» Blog » Photoshop » Adobe Photoshop Lightroom 4 – First Impressions

First let me say that I’ve been using Lightroom since the early days of version 1.0. Lightroom has been the cornerstone of my photography workflow process since then. I use a wide range of functionality of the application, from metadata tagging and editing, to tethered capturing, to dumping and backing up my RAWs from CF cards, to editing, and to printing.

The Lightroom 4 Public Beta was released earlier this week. With my return home from Anime LA being at the same time, I’ve decided to go straight into production with the LR4 beta with this catalog.

The very first thing I noticed instantly was the “Basic” controls in the develop module. These have been revamped from previous versions.

1) “Brightness” has been removed.
2) “Recovery” has been replaced by a combination of “Highlights” and “Whites”
3) “Fill Light” has been replaced by “Shadows”
4) All values now default to ZERO, and support negative and positive values.

I’ve found this makes working with highlight and shadow recovery quite a bit more easy to deal with.

The next major change is the inclusion of the “Maps” module. With this, it is now easy to geotag physical locations where images were taken. I’ve spent quite a bit of time doing this using Flickr, so being able to do this before publishing there is a huge bonus! This module uses Google Maps for its imaging, so it has a great deal of control for precise placement of images on the map.


Lightroom 4 is still beta though, and this needs to be taken into consideration. In Lightroom 3, I’ve highlighted some bugs and issues I’ve had with it in the past. Testing out these in Lightroom 4 shows they have not been addressed at all yet.

First, when Lightroom is multi-threaded. The export threads run at “Normal” priority. This by itself isn’t an issue, unless you’re trying to multi-task. Lightroom creates a thread per core on the CPU, and uses the maximum amount of processing resources per thread available. When doing this, other applications running at “normal” thread priority are competing for the same CPU resources as Lightroom. Because of this, attempting to take a break and browse the internet or use other applications while Lightroom is exporting becomes extremely slow. If the thread priority for the exporting threads were to be dropped to “below-normal”, this would be instantly fixed.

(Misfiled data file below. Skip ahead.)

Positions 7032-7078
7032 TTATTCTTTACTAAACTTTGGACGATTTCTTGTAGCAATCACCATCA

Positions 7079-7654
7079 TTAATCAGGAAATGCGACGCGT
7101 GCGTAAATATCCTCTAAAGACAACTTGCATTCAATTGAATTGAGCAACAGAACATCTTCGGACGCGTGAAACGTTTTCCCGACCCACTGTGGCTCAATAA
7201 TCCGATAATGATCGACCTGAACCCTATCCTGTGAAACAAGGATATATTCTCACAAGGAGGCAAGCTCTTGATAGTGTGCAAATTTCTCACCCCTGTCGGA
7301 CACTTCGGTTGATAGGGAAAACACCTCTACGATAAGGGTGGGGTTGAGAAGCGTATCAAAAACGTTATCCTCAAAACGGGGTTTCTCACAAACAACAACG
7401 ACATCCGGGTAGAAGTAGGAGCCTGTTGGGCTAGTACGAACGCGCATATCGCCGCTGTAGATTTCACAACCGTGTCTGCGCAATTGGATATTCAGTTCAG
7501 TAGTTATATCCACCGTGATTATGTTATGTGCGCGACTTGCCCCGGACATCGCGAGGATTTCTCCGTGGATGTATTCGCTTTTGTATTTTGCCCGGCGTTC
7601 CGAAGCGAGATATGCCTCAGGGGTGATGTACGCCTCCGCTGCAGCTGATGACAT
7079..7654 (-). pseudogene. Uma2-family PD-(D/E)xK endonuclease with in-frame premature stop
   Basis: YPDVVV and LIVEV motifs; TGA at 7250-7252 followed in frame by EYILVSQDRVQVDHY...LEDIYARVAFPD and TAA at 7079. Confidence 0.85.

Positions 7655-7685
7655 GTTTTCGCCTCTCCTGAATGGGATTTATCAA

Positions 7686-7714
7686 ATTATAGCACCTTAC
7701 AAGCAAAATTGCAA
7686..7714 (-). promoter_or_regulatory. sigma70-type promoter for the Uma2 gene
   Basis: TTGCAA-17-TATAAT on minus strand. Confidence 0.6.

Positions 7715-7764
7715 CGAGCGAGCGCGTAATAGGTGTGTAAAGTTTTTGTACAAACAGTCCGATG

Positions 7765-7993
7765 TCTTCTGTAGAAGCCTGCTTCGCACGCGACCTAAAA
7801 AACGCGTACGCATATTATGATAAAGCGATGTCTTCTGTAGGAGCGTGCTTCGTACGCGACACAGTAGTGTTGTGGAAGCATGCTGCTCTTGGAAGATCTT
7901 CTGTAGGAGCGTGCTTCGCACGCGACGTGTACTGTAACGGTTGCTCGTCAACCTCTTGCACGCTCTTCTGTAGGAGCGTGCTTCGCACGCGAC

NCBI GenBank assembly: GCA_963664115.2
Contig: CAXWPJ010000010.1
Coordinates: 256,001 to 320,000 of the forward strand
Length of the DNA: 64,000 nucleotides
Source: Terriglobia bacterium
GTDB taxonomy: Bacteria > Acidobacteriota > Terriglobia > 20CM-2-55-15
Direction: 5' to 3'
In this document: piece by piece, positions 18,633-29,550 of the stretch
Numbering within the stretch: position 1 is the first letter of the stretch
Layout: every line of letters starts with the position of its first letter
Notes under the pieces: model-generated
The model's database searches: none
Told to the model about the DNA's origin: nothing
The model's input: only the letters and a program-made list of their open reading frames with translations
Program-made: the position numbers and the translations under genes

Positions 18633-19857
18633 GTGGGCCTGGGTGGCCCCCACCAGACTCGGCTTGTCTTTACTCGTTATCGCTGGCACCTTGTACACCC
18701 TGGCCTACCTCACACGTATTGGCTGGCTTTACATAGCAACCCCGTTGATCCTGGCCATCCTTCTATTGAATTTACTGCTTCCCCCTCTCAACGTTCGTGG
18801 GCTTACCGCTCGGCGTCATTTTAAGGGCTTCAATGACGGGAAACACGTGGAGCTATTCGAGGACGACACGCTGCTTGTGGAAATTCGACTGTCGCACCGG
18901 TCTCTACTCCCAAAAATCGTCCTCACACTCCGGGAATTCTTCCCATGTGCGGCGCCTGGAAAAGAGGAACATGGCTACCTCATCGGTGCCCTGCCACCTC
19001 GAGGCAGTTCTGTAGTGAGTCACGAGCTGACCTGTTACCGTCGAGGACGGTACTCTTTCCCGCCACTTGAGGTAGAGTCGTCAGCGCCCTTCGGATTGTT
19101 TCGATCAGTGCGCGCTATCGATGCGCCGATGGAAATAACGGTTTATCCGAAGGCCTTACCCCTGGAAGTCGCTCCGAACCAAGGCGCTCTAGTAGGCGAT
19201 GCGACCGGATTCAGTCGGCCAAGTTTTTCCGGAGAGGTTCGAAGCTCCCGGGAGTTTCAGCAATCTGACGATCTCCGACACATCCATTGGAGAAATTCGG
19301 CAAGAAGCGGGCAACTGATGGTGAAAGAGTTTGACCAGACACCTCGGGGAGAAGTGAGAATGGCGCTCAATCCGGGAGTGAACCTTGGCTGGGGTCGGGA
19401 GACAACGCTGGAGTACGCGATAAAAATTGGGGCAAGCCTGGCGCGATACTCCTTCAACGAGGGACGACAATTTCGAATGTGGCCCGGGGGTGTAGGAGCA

The other main issue that was introduced with Lightroom 3 and not corrected in the this beta is the “Constrain Crop” bug. This is a very simple one to reproduce.

1) Take an image in portrait orientation.
2) Set “Distortion” to a positive value
3) Enable “Constrain Crop”
4) Attempt to move the crop location around the image.

When doing this, the constrain crop has the X and Y coordinates reversed, so there is a large section of the image which cannot be selected with the crop tool anymore. This ONLY effects portrait orientation image. I’ve personally reported this bug several times ever since it was introduced in Lightroom 3, so I’m quite sad to see that as of the Lightroom 4 beta that is has not been addressed at all.

From the screen shot below, there is room to move the crop up and down, however Lightroom does not allow this to happen. As soon as the image is rotated 90 degrees, it works as expected again.

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